Comparative analysis of new digital capture methods for visual aerial porpoise and seabird monitoring in the German Exclusive Economic Zone of North Sea and Baltic Sea (PhoViComp)

 

Funding:

The German Federal Agency for Nature Conservation (Bundesamt für Naturschutz, BfN)

Contact:

Dr. Esther Rickert (project coordinator), Dr. Kai Borkenhagen, Dr. Nele Markones, Prof. Dr. Stefan Garthe

Project term:

July 2016 - December 2018

Background:

Marine mammals and seabirds are important elements of marine ecosystems. Due to various anthropogenic impacts such as ship traffic, fishing industry and the expansion of offshore wind farms marine mammals and seabirds face more and more restrictions in their natural habitat. To ensure an effective protection of these animals it is essential to monitor population densities as well as spatial distribution patterns. In the German North and Baltic Seas these data are recorded within different monitoring projects via ship and aircraft based surveys.

In offshore wind farms observer-based aerial surveys have recently been forbidden for security reasons due to their low altitudes. An alternative choice to observer-based surveys are digital survey methods that are performed in significantly higher altitudes. Digital aerial survey methods are relatively new and still need evaluation.  

Project outline:

Within the project PhoViComp a direct comparison between a video- and photo-based digital aerial survey transect method will be made. Both methods can simultaneously record marine mammals and seabirds. One very important criteria of the project is to test if the method meets the requirements of the large scale German marine vertebrate monitoring programme.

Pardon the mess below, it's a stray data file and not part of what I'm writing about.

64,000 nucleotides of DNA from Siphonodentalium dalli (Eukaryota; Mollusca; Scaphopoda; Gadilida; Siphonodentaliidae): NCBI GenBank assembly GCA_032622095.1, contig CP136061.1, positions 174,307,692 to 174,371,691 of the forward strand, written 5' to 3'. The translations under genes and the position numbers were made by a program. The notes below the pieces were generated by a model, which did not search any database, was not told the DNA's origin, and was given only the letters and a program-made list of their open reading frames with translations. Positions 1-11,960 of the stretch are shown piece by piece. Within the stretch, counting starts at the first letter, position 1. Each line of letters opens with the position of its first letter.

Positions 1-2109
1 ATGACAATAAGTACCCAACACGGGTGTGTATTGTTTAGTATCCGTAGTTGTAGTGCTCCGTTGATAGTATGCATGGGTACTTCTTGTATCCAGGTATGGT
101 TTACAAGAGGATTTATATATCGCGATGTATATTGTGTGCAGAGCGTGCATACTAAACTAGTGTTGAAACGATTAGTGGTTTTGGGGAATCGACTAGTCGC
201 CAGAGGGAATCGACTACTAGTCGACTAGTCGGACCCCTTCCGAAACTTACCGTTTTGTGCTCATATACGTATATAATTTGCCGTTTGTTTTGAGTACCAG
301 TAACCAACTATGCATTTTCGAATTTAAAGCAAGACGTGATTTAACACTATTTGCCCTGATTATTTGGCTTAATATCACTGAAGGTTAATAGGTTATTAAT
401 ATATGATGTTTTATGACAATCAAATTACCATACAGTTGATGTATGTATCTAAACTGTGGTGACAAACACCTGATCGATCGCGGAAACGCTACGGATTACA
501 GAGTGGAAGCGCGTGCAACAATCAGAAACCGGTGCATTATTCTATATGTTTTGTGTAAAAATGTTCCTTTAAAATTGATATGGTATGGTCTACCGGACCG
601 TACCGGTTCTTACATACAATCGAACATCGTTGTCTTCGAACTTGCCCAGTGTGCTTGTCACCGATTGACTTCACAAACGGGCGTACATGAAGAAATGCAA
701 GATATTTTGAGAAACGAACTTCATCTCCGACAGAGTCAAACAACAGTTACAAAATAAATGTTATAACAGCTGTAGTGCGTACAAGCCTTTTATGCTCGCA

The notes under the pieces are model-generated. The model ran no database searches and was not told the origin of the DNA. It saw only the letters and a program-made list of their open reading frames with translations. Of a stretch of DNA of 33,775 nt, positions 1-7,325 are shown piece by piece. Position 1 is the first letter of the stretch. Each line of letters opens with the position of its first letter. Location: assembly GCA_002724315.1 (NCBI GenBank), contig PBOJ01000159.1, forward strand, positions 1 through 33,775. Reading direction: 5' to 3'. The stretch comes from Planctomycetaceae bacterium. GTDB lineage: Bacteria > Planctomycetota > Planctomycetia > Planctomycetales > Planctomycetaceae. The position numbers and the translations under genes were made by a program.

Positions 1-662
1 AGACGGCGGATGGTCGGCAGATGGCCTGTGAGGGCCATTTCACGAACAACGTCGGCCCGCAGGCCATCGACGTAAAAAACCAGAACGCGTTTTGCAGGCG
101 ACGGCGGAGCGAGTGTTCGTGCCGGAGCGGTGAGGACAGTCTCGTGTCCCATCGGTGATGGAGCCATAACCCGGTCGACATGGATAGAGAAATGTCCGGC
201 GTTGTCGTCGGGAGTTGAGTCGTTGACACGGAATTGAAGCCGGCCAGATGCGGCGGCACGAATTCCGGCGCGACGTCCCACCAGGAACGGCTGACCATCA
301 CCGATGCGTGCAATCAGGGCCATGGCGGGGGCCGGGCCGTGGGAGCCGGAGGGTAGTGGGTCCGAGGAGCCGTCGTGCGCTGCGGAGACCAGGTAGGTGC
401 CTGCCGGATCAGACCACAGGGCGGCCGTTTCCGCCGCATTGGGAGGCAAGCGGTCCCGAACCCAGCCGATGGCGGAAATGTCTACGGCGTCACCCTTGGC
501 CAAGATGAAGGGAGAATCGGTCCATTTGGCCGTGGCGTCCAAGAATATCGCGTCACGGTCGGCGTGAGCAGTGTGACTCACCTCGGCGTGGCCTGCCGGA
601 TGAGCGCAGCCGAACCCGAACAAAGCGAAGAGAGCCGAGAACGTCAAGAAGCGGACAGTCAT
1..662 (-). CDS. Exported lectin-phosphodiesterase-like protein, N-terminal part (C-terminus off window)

Comparison surveys will be performed in specific areas of the North and Baltic Sea. In the selected North Sea area (west of Amrumbank) harbour porpoises are abundant especially during summer and divers as well as common guillemots and razorbills can be expected during spring. The selected Baltic Sea area (east of Rügen) is known for large concentrations of sea ducks (long-tailed ducks, common scoter, velvet scoter) and therefore a representative survey site for large and mixed bird flocks. Furthermore, the area also allows testing the detectability of small inconspicuous species (black guillemot, slavonian grebe). In this survey area parallel comparative data are collected by means of an observer-based ship survey.  

The obtained material is also used to make first assessments of species-specific detectability in digital survey methods.

 

Aerial Survey